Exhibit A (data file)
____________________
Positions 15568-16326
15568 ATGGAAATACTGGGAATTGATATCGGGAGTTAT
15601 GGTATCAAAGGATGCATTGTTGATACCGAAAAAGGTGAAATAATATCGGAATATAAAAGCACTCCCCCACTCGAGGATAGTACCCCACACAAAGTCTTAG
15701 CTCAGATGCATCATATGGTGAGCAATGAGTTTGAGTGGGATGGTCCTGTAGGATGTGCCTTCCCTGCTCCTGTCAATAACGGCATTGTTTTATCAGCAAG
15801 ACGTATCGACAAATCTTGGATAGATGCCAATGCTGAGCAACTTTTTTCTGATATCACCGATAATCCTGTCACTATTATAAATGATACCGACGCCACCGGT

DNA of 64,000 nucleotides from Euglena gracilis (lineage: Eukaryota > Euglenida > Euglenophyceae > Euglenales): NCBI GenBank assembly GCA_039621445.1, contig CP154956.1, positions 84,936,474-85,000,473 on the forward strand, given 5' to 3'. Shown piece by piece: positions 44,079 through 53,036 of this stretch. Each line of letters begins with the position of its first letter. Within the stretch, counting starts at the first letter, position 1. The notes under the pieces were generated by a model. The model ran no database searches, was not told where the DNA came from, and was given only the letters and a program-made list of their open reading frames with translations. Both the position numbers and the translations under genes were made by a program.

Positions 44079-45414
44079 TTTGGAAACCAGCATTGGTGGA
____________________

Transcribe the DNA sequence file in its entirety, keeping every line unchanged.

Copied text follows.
Positions 15568-16326
15568 ATGGAAATACTGGGAATTGATATCGGGAGTTAT
15601 GGTATCAAAGGATGCATTGTTGATACCGAAAAAGGTGAAATAATATCGGAATATAAAAGCACTCCCCCACTCGAGGATAGTACCCCACACAAAGTCTTAG
15701 CTCAGATGCATCATATGGTGAGCAATGAGTTTGAGTGGGATGGTCCTGTAGGATGTGCCTTCCCTGCTCCTGTCAATAACGGCATTGTTTTATCAGCAAG
15801 ACGTATCGACAAATCTTGGATAGATGCCAATGCTGAGCAACTTTTTTCTGATATCACCGATAATCCTGTCACTATTATAAATGATACCGACGCCACCGGT

DNA of 64,000 nucleotides from Euglena gracilis (lineage: Eukaryota > Euglenida > Euglenophyceae > Euglenales): NCBI GenBank assembly GCA_039621445.1, contig CP154956.1, positions 84,936,474-85,000,473 on the forward strand, given 5' to 3'. Shown piece by piece: positions 44,079 through 53,036 of this stretch. Each line of letters begins with the position of its first letter. Within the stretch, counting starts at the first letter, position 1. The notes under the pieces were generated by a model. The model ran no database searches, was not told where the DNA came from, and was given only the letters and a program-made list of their open reading frames with translations. Both the position numbers and the translations under genes were made by a program.

Positions 44079-45414
44079 TTTGGAAACCAGCATTGGTGGA